Archive for Blog

Tears of Heaven

R. A. McCandless’s badass demi-angel bears a grudge nearly two dozen centuries old. She makes effective use of her displaced aggression by dispatching rogue divinities, presumably making the world safer for the rest of us, albeit in ways we oblivious mortals will never fully comprehend or appreciate.

Omedelia-bar-Azazel, Del for short, is impressively sexy as a 21st-Century death dealer and as slave-wife to Read More→

Vocal Apparatus

Drawing of a woman with a bird in her mouth

I’ve been reading Hajo Duchting’s Paul Klee: Painting Music, a book my wife gave me as an early birthday present. I made this drawing before I started the book, but the relationship between visual art, music, and music-making is one I return to often, as Klee did. He was more of a theorist than I am. We share a birthday.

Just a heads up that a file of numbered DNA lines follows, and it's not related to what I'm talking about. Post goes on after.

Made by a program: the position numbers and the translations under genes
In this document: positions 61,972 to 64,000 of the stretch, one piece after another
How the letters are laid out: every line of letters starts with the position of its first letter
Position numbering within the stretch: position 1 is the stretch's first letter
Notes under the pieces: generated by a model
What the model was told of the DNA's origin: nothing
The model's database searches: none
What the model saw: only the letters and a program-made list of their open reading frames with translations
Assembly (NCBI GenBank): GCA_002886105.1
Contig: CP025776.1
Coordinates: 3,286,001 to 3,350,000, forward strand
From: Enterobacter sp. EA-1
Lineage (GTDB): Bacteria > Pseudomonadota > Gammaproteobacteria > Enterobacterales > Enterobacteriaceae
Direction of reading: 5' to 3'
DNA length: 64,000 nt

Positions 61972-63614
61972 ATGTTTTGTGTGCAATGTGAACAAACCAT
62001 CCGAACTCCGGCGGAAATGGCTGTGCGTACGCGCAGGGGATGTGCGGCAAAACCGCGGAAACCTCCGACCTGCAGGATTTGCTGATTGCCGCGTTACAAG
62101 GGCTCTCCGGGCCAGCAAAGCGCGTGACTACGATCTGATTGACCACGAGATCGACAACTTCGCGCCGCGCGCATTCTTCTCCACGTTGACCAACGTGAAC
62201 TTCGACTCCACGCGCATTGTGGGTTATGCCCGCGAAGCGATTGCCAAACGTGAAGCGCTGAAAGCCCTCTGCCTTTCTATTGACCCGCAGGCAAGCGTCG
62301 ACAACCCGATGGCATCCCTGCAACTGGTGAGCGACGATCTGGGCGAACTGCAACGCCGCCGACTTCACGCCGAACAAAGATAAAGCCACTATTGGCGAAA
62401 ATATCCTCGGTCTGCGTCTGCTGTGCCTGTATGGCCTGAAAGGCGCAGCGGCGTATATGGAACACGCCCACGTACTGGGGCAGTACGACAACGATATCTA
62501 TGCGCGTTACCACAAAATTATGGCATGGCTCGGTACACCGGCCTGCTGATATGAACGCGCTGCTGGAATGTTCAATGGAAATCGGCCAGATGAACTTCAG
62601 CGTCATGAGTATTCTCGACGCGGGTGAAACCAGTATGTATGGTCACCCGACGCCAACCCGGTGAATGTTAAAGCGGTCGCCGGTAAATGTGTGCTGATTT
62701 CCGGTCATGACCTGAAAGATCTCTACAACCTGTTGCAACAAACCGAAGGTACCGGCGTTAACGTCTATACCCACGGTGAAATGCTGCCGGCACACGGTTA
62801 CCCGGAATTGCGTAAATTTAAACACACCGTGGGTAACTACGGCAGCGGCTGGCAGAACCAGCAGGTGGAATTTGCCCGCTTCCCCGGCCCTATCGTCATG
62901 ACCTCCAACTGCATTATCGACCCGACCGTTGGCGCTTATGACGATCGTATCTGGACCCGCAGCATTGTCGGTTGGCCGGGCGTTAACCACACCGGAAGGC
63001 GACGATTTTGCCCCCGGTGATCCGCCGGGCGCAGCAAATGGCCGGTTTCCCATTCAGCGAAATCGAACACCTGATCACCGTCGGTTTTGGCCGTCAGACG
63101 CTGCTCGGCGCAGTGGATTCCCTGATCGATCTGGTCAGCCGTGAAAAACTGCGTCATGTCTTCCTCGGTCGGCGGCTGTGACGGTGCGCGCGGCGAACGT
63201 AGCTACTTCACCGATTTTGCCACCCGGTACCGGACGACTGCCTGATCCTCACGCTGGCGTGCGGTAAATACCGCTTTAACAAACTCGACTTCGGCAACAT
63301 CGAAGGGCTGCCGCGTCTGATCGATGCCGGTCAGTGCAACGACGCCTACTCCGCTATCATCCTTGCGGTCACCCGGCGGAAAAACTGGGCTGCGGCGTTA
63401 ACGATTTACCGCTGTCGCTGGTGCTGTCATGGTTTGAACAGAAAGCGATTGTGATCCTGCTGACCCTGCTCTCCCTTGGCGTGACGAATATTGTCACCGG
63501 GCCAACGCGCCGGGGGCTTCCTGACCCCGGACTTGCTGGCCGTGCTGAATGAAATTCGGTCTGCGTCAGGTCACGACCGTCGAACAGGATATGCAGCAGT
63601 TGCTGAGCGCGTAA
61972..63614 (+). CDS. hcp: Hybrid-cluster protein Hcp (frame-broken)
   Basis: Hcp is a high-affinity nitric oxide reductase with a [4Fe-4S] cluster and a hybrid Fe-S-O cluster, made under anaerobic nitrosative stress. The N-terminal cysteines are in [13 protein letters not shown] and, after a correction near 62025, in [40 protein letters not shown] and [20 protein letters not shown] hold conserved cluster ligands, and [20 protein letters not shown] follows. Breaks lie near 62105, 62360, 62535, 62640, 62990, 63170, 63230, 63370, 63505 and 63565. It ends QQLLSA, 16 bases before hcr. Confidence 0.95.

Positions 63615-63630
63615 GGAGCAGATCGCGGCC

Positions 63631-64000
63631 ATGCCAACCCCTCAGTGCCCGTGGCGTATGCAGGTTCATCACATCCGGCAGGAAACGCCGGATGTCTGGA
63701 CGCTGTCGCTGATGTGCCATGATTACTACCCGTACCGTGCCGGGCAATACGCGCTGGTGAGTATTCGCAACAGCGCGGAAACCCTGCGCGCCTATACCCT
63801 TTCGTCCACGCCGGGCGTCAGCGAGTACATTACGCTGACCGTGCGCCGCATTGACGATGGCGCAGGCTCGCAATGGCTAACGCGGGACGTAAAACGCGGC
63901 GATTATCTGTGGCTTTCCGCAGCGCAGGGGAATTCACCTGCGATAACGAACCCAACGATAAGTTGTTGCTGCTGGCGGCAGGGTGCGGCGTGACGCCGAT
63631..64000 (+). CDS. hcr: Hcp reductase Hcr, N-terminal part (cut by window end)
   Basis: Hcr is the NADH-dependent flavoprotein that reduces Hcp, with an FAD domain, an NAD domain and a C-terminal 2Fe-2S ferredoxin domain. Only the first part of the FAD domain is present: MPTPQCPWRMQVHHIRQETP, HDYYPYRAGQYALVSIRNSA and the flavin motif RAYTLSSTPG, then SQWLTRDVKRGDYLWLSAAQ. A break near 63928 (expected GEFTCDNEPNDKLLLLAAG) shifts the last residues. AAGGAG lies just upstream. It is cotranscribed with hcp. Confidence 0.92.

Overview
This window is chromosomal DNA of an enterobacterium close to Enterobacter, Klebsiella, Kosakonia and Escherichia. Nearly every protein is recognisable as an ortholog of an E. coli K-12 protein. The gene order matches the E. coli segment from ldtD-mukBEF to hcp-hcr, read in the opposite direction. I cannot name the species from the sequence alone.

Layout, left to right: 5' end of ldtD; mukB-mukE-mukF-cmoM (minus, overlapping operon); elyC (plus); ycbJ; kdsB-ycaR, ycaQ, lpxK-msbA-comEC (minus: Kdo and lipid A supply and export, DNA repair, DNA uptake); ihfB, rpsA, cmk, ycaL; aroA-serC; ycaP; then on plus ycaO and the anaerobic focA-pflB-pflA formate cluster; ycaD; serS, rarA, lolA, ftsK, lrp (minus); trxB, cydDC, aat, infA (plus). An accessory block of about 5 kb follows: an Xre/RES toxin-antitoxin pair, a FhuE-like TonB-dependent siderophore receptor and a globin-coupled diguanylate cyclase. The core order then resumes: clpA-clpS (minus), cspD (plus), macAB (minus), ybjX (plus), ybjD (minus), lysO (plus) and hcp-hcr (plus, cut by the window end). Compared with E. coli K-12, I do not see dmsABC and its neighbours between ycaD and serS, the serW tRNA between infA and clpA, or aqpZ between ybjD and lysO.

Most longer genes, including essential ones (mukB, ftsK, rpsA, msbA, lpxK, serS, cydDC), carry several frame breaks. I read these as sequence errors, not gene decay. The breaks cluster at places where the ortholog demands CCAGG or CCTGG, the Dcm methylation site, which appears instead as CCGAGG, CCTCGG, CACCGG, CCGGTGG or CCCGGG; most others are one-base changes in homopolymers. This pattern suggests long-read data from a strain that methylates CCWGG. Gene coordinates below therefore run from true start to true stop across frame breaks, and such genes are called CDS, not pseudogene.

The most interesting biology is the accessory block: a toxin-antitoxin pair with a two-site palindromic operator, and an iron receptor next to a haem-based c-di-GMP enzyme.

Here I was thinking of the songbird as an emblem of the human impulse to make songs. Whenever I start to think in figurative terms, trying to fit an image to an idea–especially an idea that is essentially linguistic in origin–a certain literal-mindedness takes over. It’s an act of rebellion, I think.

I drew, as I often do, with an ink pen on paper, then scanned the drawing into my computer and “painted” it in Photoshop.

Haibun #3

Morningshade retreats. Sunglint of chrome flickers past, panels of big trucks’ white glare: Atlanta traffic, beyond a Flannery O’Connor wall of ivy-hung trees and wires strung taut from pole to pole.